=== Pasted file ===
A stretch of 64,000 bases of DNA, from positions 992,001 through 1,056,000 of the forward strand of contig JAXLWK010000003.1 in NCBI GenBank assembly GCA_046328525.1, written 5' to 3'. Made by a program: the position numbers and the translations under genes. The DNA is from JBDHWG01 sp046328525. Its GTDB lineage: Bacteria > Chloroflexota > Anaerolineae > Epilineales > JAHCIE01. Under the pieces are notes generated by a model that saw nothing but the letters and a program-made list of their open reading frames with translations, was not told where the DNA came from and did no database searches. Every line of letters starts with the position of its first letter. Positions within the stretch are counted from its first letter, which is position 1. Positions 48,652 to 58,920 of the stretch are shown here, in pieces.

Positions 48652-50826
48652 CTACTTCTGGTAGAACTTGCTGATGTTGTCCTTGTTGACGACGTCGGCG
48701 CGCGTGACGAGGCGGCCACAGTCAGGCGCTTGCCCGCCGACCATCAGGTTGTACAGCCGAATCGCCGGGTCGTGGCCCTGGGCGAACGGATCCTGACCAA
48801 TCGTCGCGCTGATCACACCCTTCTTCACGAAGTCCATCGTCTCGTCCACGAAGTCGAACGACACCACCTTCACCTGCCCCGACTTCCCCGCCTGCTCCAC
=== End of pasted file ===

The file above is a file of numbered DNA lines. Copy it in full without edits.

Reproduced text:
A stretch of 64,000 bases of DNA, from positions 992,001 through 1,056,000 of the forward strand of contig JAXLWK010000003.1 in NCBI GenBank assembly GCA_046328525.1, written 5' to 3'. Made by a program: the position numbers and the translations under genes. The DNA is from JBDHWG01 sp046328525. Its GTDB lineage: Bacteria > Chloroflexota > Anaerolineae > Epilineales > JAHCIE01. Under the pieces are notes generated by a model that saw nothing but the letters and a program-made list of their open reading frames with translations, was not told where the DNA came from and did no database searches. Every line of letters starts with the position of its first letter. Positions within the stretch are counted from its first letter, which is position 1. Positions 48,652 to 58,920 of the stretch are shown here, in pieces.

Positions 48652-50826
48652 CTACTTCTGGTAGAACTTGCTGATGTTGTCCTTGTTGACGACGTCGGCG
48701 CGCGTGACGAGGCGGCCACAGTCAGGCGCTTGCCCGCCGACCATCAGGTTGTACAGCCGAATCGCCGGGTCGTGGCCCTGGGCGAACGGATCCTGACCAA
48801 TCGTCGCGCTGATCACACCCTTCTTCACGAAGTCCATCGTCTCGTCCACGAAGTCGAACGACACCACCTTCACCTGCCCCGACTTCCCCGCCTGCTCCAC